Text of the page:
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  5. Thanks for writing this post! I have never had a photo taken by Foodgawker or Tastespotting, which is endlessly frustrating. It has even made me consider giving up blogging a couple times. I spend so much time taking and editing photos and they are still rejected. The worst is when it rejects for lighting, which I fix. Then I resubmit and it rejects for composition. I have had a couple taken by DessertStalking and Tastologie, with relatively little traffic. Photograzing takes most of my photos, but I have found very little traffic from it. I never knew I was such a bad photographer ;)

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  6. Thanks for doing this informative post on sharing photos as well as sharing your most popular recipes- I find this topic so interesting. Love the blue margarita and the pastry wrapped asparagus but it's true that it's so much easier to recognize a great idea or recipe when the photo is light, sharp and nicely composed! Although I find it interesting that I see small difficult to see dark photos of recipes with hundreds of repins- go figure!?

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  7. Anita, thank you so much for putting this post together, It's because of you that I even even took the chance on submitting to the "big sites" and while almost all of my photos get rejected by them, I'll still keep submitting. One acceptance can really drive the traffic. Pinned, Bookmarked and sharing everywhere I can <3

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  8. This is a great post, thank you so much for putting all this information together in such a comprehensive and user-friendly way. I'm a new blogger who hasn't had time or energy to look into all the photo sharing sites (quite frankly, I was too intimidated to because there were so many out there). You've totally demystified the process for me.

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  9. Fabulous post & information!! I've been 'interacting' with photo submission since pretty early in my blogging days ... and you just alerted me to a few I had no idea about!! I agree that the submission process can be very painful and can drive you crazy. I've taken the approach of ... 1. Thick skin, and 2. 'Narrowing' my efforts to those sites that seem to work best for me. Otherwise, it can be a MAJOR time drain!! Thanks so much for sharing your wonderful knowledge.
    Tracey @ The Kitchen is My Playground

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  10. Thank you so much for this! I have a very expensive camera - but lighting AND composition are a problem for me although, I'm working on the lighting and I suspect composition is more the culprit at this point. I need to find a class or something! :) P.S. - your macaroni salad IS damn good!!

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  11. Thank you for sharing your expertise, Anita! What a great resource and loads of valuable advice.

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  12. This is such great information. I really do need to learn my camera better, so I book marked your page so I can come back. I'm glad Joan asked you to share your tips and insight!

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  13. This is a great post! Thank you for sharing. There are a couple more sites for food photo sharing, if you want, you can email me and I will send you the sites :)

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  14. LOVE LOVE LOVE this post !

    I'm a design/lifestyle blogger { I would rather paint the kitchen, than cook in it LOL } ....and I completely, wholeheartedly believe it is smart blogging to submit your posts to sites that drive traffic.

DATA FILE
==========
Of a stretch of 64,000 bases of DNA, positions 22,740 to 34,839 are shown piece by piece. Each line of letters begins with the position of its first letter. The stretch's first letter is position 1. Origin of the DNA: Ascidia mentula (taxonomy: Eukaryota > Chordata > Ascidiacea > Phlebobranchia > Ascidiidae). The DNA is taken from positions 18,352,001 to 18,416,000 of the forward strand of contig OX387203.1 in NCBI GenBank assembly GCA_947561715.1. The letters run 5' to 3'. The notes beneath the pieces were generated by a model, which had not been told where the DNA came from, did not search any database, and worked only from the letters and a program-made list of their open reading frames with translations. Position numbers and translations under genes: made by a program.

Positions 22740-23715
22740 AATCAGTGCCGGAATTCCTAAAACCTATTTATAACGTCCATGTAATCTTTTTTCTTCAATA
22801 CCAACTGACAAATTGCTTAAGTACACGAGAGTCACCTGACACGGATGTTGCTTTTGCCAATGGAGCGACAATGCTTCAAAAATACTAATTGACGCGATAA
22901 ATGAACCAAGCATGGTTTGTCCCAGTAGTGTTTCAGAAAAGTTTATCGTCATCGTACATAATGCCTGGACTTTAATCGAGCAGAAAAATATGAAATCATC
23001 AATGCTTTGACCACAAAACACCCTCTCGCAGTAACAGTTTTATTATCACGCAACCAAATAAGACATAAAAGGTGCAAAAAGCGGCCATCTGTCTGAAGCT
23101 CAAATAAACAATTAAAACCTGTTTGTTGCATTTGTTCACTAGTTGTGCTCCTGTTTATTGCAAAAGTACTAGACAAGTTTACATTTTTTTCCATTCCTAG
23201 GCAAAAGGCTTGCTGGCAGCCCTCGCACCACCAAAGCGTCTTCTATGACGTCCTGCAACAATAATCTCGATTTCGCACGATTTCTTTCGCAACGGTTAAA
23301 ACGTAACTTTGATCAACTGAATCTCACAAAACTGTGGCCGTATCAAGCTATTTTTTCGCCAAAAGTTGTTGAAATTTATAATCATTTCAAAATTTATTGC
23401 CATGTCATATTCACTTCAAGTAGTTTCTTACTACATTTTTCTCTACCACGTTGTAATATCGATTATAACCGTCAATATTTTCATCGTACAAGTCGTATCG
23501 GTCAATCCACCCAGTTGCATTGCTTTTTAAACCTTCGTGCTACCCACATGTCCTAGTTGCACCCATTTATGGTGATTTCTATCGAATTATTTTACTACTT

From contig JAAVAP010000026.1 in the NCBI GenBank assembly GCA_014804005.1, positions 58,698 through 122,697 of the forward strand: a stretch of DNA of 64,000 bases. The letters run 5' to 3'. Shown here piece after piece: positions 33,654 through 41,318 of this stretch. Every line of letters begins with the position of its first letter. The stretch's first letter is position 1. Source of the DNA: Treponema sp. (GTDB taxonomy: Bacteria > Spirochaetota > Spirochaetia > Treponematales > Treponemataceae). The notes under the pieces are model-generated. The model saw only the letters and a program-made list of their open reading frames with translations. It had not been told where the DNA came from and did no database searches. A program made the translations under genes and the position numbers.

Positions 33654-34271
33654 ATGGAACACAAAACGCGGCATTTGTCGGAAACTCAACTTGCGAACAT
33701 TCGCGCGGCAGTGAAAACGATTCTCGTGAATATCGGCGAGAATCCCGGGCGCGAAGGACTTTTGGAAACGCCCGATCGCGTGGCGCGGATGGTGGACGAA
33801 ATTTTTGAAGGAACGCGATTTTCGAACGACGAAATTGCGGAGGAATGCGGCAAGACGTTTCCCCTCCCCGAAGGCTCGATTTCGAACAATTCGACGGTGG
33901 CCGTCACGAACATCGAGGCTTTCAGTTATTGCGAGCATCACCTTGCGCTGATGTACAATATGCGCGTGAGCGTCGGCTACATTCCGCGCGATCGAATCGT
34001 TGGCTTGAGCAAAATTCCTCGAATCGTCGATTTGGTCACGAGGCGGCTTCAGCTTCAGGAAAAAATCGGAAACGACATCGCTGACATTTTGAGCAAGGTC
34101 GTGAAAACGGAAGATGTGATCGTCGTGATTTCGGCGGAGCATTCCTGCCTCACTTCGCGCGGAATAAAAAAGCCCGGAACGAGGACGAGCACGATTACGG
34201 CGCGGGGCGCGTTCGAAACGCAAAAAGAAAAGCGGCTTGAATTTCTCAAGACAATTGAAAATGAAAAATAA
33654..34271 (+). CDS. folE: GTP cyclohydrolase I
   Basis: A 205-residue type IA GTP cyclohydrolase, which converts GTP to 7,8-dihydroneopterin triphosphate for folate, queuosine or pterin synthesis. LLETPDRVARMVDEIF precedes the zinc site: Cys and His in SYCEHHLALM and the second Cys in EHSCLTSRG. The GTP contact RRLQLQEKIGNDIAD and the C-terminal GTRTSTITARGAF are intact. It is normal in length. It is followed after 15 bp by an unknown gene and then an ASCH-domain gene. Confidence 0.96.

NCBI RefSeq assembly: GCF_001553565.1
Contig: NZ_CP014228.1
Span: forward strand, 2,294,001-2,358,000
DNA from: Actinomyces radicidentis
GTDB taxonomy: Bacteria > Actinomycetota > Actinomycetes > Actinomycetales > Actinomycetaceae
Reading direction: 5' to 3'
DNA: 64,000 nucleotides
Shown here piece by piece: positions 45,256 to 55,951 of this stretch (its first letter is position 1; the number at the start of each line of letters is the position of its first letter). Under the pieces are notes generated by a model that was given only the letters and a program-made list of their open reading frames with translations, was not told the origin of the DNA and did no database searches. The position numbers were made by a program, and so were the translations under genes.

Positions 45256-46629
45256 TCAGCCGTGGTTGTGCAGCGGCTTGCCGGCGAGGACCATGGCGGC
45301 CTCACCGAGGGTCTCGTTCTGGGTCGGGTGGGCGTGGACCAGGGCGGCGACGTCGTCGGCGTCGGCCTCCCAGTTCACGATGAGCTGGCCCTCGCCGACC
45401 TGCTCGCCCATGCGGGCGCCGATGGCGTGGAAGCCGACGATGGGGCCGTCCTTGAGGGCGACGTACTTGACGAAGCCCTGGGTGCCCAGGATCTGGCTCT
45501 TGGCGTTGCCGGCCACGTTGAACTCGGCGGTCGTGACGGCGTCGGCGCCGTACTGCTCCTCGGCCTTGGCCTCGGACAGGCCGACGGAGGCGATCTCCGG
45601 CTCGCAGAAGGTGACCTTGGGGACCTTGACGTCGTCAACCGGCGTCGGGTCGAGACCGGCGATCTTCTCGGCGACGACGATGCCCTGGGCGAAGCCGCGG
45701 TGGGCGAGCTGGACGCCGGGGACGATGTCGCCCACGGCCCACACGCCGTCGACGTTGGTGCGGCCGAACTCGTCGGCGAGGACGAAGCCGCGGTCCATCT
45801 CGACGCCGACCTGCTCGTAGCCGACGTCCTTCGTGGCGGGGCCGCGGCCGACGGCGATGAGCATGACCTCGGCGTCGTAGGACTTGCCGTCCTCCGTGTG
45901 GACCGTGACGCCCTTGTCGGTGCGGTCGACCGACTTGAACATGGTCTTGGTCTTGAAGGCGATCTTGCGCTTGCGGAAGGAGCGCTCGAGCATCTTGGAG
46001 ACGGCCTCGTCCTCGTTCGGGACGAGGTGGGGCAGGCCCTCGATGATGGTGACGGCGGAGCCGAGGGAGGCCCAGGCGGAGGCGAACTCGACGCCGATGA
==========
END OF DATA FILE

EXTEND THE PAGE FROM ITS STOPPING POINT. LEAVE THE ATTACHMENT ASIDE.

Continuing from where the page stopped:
I wish I had this same sort of list for design/lifestyle blogs. If anyone has any great ideas for sites to submit to for that - I would be over the moon happy to hear about them!

    It's a good thing you didn't post a design/lifestyle list... I would have hunted you down and SMOOCHED you !

    Cheers !
    Lynne xx

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  15. This is a great article full of useful information. What we have found is that Foodgawker and Tastespotting are not so much picky - although this is true of them - as very inconsistent in the application of their editorial policies. We have often re-submitted a rejected photograph - the exact same photograph - a couple of weeks or months later and it has been accepted. While they happily reject photos based on "composition" or "lighting" they will publish truly badly executed photos in the same breath. It's frustrating with them but they really are worth the trouble because they do drive an insane amount aof traffic to our site, particularly Foodgawker. We would suggest that you not underestimate the value of Pinterest, we get a lot of traffic from them as well and it's worth the effort. Great posts, Anita, Thanks for sharing this!

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  16. I am so glad I came upon this tutorial. I have been working on improving my food photos and submitting to a few of the above sites. I will definitely be using your tips and the list of photo sharing sites is beyond helpful. Thanks so much for sharing!

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  22. You can include one more website in this list foodienewz. it is my website. foodienewz.com is a new food sharing site and we actually try our best to promote your food photos. At foodienewz.com all your food photos will be published without any editorial review so I really hope you come and join us.

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  23. Awesome list! I was missing a few of these and just registered, so thank you!

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  24. This comment has been removed by the author.

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  25. Great, easy to read and understand post! I still haven't had a photo accepted yet, but I keep trying. I know it's all quality and I'm still learning how to compose a shot and work with my Canon point and shoot off auto mode! Thanks for the encouragement :)